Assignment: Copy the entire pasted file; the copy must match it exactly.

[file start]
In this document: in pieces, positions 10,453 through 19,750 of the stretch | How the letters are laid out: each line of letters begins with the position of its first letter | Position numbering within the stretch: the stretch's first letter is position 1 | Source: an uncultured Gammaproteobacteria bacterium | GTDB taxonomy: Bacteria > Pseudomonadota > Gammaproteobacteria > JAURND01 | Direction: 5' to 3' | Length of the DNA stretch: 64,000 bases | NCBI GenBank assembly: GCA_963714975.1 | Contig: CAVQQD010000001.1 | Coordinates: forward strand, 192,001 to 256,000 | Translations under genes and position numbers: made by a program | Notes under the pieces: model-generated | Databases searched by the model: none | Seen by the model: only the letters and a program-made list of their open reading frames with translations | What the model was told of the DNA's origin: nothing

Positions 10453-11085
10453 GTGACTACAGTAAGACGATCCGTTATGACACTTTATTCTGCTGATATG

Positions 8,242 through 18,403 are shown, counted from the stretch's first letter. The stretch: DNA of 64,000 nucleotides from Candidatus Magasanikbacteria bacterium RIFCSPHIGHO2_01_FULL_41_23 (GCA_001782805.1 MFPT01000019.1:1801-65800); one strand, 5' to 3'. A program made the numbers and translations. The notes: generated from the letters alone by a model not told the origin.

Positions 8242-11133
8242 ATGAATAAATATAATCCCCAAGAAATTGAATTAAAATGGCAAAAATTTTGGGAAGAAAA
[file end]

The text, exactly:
In this document: in pieces, positions 10,453 through 19,750 of the stretch | How the letters are laid out: each line of letters begins with the position of its first letter | Position numbering within the stretch: the stretch's first letter is position 1 | Source: an uncultured Gammaproteobacteria bacterium | GTDB taxonomy: Bacteria > Pseudomonadota > Gammaproteobacteria > JAURND01 | Direction: 5' to 3' | Length of the DNA stretch: 64,000 bases | NCBI GenBank assembly: GCA_963714975.1 | Contig: CAVQQD010000001.1 | Coordinates: forward strand, 192,001 to 256,000 | Translations under genes and position numbers: made by a program | Notes under the pieces: model-generated | Databases searched by the model: none | Seen by the model: only the letters and a program-made list of their open reading frames with translations | What the model was told of the DNA's origin: nothing

Positions 10453-11085
10453 GTGACTACAGTAAGACGATCCGTTATGACACTTTATTCTGCTGATATG

Positions 8,242 through 18,403 are shown, counted from the stretch's first letter. The stretch: DNA of 64,000 nucleotides from Candidatus Magasanikbacteria bacterium RIFCSPHIGHO2_01_FULL_41_23 (GCA_001782805.1 MFPT01000019.1:1801-65800); one strand, 5' to 3'. A program made the numbers and translations. The notes: generated from the letters alone by a model not told the origin.

Positions 8242-11133
8242 ATGAATAAATATAATCCCCAAGAAATTGAATTAAAATGGCAAAAATTTTGGGAAGAAAA